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T0283-P

Reduced Gravity Experiments to Advance CFD Boiling Models for Cryogenic Fluid Management Systems

PI: Emilio Baglietto, Massachusetts Institute of Technology, Vineet Ahuja (Co-I), Combustion Research and Flow Technology Inc.

The Reduced Gravity Experiments to Advance Computational Fluid Dynamics (CFD)Boiling Models for Cryogenic Fluid Management Systems experiment aims to develop predictive simulations of boiling heat transfer. Over three parabolic flights, the experiments will leverage novel imaging techniques developed at MIT that include backlit shadowgraphy and light-emitting diode (LED) internal reflection combined with a transparent electrically conductive oxide heater. Data collected will support the development of CFD models for propellant boil-off, chilldown times, and the sizing and design of propellant systems for microgravity environments.

Technology Areas (?)
  • NA
Problem Statement

Phase change in cryogenic propellants is inevitable and its accurate modeling is critical for future long-duration, crewed space missions. Mission designers currently lack robust, validated CFD models of cryogenic fluid storage or transfer in reduced gravity that would offer predictive simulations of boiling heat transfer.Poor boiling models lead to higher margins in launch propellant and safety considerations, leading both to higher launch mass and cost.Simulations like this would support the optimal design of propellant systems.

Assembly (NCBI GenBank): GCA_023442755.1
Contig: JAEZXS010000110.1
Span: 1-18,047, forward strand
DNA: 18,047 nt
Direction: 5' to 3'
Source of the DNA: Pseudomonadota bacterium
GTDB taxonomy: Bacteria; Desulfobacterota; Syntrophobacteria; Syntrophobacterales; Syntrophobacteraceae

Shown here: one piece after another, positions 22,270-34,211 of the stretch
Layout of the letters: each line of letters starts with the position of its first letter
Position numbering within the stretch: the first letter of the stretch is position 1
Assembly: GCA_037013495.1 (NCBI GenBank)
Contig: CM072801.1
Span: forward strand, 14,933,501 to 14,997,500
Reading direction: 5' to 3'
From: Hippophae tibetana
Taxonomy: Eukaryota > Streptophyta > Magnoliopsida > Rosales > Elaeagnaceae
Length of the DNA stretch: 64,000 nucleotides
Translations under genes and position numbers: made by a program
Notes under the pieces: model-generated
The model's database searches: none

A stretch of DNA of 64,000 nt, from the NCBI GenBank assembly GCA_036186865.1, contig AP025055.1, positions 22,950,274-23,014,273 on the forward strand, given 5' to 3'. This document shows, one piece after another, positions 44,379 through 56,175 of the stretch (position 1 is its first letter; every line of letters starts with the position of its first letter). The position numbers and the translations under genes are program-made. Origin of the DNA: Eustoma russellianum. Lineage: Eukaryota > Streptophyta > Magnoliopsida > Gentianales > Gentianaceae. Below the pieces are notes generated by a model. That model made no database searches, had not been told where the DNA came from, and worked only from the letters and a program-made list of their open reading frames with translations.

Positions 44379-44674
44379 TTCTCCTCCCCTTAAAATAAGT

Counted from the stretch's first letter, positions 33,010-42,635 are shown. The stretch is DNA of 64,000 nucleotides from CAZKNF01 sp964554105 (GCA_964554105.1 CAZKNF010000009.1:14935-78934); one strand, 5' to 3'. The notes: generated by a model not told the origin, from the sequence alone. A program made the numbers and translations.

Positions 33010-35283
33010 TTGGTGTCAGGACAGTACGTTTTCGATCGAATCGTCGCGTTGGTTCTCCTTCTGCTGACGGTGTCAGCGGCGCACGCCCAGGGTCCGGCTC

Technology Maturation

MIT has already demonstrated the feasibility of leveraging backlit shadowgraphy and total internal reflection (TIR)to visualize and measure fundamental boiling parameters such as nucleation site densities, bubble departure diameters,as well as frequencies and characteristics of the microlayers and bubble footprints in a lab environment. Parabolic flight tests will demonstrate the cryogenic fuel boiloff simulation in microgravity, maturing the technology to TRL 6.

Future Customers

•Future NASA missions, including Artemis
•Commercial space exploration missions
•Lunar propellant transfer stations

Technology Details

  • Selection Date
    TechFlights20 (Sep 2020)
  • Program Status
    Active
  • Current TRL (?)
    Unknown
    Successful FOP Flights
  • 0 Parabolic

Development Team

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